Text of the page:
Friday 23 February 2018

'Crazy rules' allowed Barca's £130m spree despite transfer ban

Barcelona exploited the delay in their transfer ban by stockpiling players this summer, including the purchase of Luis Suarez for a fee of £75m. Photo: REUTERS/Gustau Nacarino
Barcelona exploited the delay in their transfer ban by stockpiling players this summer, including the purchase of Luis Suarez for a fee of £75m. Photo: REUTERS/Gustau Nacarino

Ben Rumsby

Fifa's rules which allowed Barcelona to spend more than any other club this summer after being hit with a transfer ban were branded "crazy" last night by its own vice-president.

Jim Boyce, Britain's most senior football official, led calls for the game's governing body to change regulations that permitted Barca to splurge £130million on Luis Suarez and four other players, following their failed appeal against a year-long suspension on making new signings.

Issued in April over their recruitment tactics regarding youngsters, Barcelona's transfer ban had been intended to apply to this summer and next January's windows. But their decision to contest the guilty verdict led to their sanction being suspended pending a judgment by Fifa's appeal committee, which was finally announced yesterday, more than four months after the original decision by its disciplinary committee.

Barcelona exploited the delay by stockpiling players this summer, spending £75m on Suarez, £15m on each of Thomas Vermaelen, Jeremy Mathieu and Ivan Rakitic, and £9m on goalkeeper Claudio Bravo.

Having succeeded in deferring their punishment to the January and summer 2015 windows, there is nothing to stop the club spending again before the current buying and selling period ends. They could even delay the sanction for another window after yesterday refusing to accept the decision of Fifa's appeal committee and announcing they would take their case to the Court of Arbitration for Sport.

"It's crazy," Boyce said when asked about a loophole that had been so easily exploited. "They do appear to have got round the system."

Boyce questioned why Barcelona's appeal could not be heard "much quicker", the summer transfer window having not opened until June 1.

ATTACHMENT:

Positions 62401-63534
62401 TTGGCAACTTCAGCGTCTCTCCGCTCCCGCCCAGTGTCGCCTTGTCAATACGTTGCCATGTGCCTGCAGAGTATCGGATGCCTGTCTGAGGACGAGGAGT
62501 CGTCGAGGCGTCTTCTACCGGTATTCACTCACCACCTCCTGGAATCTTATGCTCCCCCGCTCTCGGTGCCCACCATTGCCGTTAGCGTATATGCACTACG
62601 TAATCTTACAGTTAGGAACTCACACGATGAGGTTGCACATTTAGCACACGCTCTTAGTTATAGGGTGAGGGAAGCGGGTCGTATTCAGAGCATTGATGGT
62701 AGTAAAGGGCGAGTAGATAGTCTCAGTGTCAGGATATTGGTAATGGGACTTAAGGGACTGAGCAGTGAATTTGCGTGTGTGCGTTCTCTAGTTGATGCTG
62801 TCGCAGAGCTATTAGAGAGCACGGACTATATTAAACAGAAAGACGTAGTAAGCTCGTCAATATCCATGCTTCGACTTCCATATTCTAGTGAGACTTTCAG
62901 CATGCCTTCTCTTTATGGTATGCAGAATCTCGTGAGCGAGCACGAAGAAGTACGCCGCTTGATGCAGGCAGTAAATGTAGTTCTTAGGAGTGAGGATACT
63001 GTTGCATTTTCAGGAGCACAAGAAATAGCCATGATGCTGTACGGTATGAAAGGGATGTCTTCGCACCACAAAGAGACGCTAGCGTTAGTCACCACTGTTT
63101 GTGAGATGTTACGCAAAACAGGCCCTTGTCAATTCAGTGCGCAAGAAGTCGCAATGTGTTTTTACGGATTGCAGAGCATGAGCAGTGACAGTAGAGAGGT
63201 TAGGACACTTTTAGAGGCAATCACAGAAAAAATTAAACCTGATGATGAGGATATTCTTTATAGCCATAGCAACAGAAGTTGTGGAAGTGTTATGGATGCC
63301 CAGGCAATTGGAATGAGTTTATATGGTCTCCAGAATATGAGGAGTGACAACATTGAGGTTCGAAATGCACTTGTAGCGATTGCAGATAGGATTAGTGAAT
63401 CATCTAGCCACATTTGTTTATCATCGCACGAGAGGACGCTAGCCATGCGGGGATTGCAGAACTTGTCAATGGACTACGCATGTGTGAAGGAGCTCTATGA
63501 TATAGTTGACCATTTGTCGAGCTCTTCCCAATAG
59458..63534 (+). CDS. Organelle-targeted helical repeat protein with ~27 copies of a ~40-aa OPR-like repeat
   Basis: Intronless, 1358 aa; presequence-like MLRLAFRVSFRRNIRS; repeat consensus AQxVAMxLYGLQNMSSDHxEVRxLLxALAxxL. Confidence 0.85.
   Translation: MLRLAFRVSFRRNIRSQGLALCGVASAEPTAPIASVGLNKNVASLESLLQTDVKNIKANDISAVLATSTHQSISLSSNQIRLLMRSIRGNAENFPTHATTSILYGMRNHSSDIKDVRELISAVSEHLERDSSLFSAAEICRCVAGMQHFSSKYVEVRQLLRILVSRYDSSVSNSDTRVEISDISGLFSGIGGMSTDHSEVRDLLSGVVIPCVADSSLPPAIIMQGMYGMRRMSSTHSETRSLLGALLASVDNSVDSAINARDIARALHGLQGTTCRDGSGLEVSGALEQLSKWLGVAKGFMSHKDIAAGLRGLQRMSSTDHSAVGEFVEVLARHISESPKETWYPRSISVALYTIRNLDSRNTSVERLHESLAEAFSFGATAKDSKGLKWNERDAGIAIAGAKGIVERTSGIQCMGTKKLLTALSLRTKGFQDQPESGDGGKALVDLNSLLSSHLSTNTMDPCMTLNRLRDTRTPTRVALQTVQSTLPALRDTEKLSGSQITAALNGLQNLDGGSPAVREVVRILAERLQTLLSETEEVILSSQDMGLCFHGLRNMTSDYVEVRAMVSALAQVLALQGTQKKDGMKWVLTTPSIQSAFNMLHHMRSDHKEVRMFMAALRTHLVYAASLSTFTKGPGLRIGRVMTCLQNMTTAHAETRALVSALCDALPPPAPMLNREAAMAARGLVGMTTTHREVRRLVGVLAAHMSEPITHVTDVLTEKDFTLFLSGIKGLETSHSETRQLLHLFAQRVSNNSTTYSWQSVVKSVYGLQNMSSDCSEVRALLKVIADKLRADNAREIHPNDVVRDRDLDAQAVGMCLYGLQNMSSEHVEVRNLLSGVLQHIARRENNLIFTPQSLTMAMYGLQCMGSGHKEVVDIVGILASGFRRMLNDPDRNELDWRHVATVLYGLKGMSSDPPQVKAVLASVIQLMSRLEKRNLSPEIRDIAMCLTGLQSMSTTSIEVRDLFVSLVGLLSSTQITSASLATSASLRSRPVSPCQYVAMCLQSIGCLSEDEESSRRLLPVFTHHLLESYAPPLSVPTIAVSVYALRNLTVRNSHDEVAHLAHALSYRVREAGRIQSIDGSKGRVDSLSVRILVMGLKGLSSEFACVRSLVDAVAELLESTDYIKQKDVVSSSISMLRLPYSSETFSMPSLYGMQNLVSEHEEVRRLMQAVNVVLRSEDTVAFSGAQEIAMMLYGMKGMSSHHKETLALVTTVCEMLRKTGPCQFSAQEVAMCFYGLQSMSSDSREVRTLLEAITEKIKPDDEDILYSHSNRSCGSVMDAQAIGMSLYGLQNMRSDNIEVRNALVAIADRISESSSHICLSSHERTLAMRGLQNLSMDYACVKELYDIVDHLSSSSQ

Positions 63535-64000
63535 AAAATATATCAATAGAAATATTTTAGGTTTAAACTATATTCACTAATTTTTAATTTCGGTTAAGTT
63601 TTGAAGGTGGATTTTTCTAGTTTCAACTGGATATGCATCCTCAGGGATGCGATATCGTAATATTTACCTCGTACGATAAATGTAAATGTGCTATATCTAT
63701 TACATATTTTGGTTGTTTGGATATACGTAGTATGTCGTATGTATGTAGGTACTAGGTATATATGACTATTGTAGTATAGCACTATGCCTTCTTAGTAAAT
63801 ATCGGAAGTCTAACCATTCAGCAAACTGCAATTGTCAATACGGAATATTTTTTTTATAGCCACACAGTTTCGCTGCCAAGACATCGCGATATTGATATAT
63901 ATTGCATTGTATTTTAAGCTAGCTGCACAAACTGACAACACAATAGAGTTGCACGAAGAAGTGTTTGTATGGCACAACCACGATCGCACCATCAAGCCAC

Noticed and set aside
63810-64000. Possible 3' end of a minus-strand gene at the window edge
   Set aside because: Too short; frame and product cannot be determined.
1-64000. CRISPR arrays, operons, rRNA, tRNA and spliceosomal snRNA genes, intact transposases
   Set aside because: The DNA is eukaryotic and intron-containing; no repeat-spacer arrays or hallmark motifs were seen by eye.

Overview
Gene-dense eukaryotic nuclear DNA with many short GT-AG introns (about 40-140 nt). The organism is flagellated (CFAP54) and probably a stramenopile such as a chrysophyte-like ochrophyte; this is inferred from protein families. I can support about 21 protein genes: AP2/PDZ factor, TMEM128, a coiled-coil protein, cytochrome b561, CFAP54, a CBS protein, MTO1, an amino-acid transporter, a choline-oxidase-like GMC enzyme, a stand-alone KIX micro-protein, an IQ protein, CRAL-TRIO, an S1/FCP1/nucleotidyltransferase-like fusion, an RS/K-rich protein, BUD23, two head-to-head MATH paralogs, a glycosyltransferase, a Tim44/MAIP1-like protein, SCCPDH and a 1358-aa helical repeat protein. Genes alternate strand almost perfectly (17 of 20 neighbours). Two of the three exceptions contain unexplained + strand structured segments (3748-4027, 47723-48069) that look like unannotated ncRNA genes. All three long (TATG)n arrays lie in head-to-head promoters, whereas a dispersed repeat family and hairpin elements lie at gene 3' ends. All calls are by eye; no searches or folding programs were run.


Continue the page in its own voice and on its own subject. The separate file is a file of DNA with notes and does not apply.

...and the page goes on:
"Four months appears a long time," he added. "Perhaps Fifa must now look at its own rules and decide whether or not a decision should stand until an appeal is heard."

Fifa's rules in the Barcelona transfer ban case certainly appear at odds with its regulations regarding another controversy involving the club.

Like his new employers, Suarez (right) took his appeal against his four-month biting ban to the CAS. But he was forced to continue serving his suspension during the appeal process, missing Uruguay's World Cup defeat by Colombia in the process. In the end, the striker only succeeded in annulling the part of his punishment that had prevented him training with his team-mates.

Barcelona will hope to fare better when they appear before sport's highest court, having announced their intention to fight their transfer ban to the bitter end. The club said in a statement: "FC Barcelona announces that it shall continue defending its interests before the highest sporting authority, in this case the Court of Arbitration for Sport. FC Barcelona may not in any way share a resolution that is an affront to the spirit of our Masia [academy], a world-renowned example of academic, human and sporting education."

Barca may also cite the CAS's decision four years ago to overturn a similar transfer ban imposed on Chelsea over the signing of Gael Kakuta. The Catalan giants and the Spanish football federation (RFEF) were originally found guilty in April of a "serious" breach of rules relating to the international transfer and registration of 10 under-18 players between 2009 and 2013.

Such players can join a team from a foreign country if their parents move there for non-footballing reasons, if they are from another nation within the European Union or European Economic Area and aged between 16 and 18, or if they live within 100km of the club.

Barcelona were also fined 450,000 Swiss francs (£300,000), while the RFEF was fined 500,000 (£330,000) and given a year to "regularise its regulatory framework and existing system concerning the international transfer of minors in football".

Had Barcelona's ban come into force this summer, it would have had a devastating impact on a club desperate to rejuvenate their squad after a disappointing season.

They finished third in the Primera Liga and failed to reach the Champions League semi-finals for the first time since 2007. They also lost club legends defender Carles Puyol and goalkeeper Victor Valdes, players they could hardly afford not to replace.

Being able to make signings also allowed them to conduct a clear-out which included selling Cesc Fabregas to Chelsea and Alexis Sanchez to Arsenal. (© Daily Telegraph, London)

Irish Independent

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